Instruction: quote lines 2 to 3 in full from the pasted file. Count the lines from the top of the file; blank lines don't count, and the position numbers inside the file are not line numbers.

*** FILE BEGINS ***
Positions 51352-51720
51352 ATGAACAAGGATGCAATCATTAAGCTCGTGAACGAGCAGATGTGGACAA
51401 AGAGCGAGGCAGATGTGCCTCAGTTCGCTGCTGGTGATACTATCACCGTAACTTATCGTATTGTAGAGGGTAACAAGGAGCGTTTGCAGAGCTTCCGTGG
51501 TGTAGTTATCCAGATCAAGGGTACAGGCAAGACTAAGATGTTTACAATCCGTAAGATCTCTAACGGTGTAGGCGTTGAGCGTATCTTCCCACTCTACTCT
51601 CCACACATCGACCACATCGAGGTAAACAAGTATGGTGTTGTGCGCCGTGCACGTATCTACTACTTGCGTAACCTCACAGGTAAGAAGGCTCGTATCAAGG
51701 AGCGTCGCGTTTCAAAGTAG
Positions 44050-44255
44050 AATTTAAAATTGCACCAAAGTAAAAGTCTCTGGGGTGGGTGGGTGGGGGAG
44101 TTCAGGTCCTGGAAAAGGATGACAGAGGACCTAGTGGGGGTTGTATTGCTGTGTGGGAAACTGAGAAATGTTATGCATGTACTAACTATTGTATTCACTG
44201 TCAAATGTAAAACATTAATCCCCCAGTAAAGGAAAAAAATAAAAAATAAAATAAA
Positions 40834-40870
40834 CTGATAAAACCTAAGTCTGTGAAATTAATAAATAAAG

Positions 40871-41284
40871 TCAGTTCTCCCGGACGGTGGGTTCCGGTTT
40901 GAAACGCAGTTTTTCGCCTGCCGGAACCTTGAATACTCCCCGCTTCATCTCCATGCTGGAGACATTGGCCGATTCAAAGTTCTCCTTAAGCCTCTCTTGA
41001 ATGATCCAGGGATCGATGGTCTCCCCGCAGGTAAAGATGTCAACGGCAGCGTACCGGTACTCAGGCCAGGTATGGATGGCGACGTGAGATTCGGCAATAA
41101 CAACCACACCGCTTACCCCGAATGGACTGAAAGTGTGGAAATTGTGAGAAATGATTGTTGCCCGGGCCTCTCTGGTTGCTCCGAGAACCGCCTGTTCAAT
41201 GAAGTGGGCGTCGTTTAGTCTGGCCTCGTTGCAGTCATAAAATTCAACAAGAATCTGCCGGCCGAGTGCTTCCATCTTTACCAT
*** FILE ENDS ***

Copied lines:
51352 ATGAACAAGGATGCAATCATTAAGCTCGTGAACGAGCAGATGTGGACAA
51401 AGAGCGAGGCAGATGTGCCTCAGTTCGCTGCTGGTGATACTATCACCGTAACTTATCGTATTGTAGAGGGTAACAAGGAGCGTTTGCAGAGCTTCCGTGG